Article Title

Shakespeare’s Dolphin, Dumbo’s Feather, and Other Red Herrings: Some Thoughts on Intention and Meaning

Type of Work

Article

Date

Fall 2010

Journal Title

Style

Journal ISSN

0039-4238

Journal Volume

44

Journal Issue

3

First Page

342

Last Page

364

Abstract

The gaps between literary specializations sometimes seem as great as the gaps between literary studies and other disciplines. Certainly, as a narrative theorist invited to participate in a conversation about intention and Shakespeare, I found myself struck by the number of interpretive and editorial problems central to Shakespeare studies that narrative theorists tend conveniently to ignore. At the same time, I was struck by the degree to which Shakespeareans pass over techniques developed by narrative theorists, even when those techniques might help them answer the questions they have chosen to ask. After setting out some general distinctions I find useful in any discussion of literary intention, I focus more narrowly on the heuristic value of rhetorical narrative theory in dealing with several areas of contention that emerge in this collection: public vs. private, the multiplicity of interiority, and literary purpose. I conclude with a plea for greater communication across scholarly specializations.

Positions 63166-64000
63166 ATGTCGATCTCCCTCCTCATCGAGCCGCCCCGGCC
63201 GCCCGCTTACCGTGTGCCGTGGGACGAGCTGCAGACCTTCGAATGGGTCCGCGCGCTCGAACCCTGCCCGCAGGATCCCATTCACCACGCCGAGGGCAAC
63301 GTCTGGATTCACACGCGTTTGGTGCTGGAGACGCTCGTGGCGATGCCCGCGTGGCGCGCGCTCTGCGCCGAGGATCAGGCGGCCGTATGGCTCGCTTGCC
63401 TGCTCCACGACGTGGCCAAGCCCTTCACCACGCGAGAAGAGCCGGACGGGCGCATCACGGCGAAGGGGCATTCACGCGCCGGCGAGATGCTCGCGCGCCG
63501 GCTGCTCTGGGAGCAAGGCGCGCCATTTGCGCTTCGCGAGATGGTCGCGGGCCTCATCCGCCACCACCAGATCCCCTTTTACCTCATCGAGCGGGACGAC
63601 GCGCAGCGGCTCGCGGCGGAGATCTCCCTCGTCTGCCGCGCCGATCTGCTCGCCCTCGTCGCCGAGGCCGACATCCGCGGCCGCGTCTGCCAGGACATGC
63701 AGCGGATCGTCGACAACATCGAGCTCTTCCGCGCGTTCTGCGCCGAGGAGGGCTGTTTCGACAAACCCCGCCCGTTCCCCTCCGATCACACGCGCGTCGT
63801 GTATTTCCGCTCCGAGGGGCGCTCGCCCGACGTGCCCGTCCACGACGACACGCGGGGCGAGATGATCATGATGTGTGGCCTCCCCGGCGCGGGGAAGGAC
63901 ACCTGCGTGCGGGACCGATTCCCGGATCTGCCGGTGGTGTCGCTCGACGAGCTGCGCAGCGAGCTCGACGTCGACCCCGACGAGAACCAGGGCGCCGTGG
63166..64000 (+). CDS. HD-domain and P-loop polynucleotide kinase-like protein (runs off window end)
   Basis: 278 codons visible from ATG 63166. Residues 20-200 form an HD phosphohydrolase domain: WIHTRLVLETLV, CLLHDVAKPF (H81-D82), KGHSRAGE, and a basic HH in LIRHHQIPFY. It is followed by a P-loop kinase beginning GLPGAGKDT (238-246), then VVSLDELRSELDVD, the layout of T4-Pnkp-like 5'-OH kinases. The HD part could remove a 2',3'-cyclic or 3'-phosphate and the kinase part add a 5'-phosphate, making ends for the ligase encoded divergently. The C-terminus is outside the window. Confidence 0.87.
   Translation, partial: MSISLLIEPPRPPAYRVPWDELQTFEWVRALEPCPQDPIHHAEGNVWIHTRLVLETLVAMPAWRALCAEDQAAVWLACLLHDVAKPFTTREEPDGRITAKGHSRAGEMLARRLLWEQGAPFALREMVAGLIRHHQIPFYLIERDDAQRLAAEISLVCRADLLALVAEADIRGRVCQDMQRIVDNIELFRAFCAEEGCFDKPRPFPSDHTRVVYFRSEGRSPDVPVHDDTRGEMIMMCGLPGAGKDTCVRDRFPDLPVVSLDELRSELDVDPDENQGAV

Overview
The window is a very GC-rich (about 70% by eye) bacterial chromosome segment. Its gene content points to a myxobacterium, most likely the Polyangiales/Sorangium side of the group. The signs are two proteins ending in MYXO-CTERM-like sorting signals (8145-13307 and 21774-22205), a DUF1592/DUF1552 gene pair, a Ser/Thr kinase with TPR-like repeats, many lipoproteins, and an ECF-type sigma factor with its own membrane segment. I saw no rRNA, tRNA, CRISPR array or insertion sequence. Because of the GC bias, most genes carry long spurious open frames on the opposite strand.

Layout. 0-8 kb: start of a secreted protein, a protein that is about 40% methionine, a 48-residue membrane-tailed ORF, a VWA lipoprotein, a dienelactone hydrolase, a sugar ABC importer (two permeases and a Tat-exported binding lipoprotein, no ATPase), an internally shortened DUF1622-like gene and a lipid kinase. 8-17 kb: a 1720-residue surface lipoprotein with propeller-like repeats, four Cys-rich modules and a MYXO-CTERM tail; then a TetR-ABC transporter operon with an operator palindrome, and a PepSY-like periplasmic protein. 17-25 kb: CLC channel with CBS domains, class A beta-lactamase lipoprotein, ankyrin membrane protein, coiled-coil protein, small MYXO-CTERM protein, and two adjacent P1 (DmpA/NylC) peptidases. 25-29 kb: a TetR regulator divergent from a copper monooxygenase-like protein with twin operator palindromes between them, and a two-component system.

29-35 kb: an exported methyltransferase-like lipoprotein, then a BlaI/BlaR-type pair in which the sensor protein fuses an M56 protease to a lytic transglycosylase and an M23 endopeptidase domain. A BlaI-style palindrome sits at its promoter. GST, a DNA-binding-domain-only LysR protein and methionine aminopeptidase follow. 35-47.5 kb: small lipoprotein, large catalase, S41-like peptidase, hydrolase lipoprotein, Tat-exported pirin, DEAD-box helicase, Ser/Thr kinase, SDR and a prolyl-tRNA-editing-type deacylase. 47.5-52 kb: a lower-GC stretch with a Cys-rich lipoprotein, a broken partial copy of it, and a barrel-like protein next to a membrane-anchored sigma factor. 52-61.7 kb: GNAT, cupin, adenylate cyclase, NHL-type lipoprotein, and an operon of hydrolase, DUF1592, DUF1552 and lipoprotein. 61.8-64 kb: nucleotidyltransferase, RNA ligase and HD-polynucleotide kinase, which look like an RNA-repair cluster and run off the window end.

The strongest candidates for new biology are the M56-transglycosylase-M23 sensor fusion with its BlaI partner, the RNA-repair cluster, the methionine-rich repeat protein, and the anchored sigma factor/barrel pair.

Hamilton Areas of Study

Literature and Creative Writing

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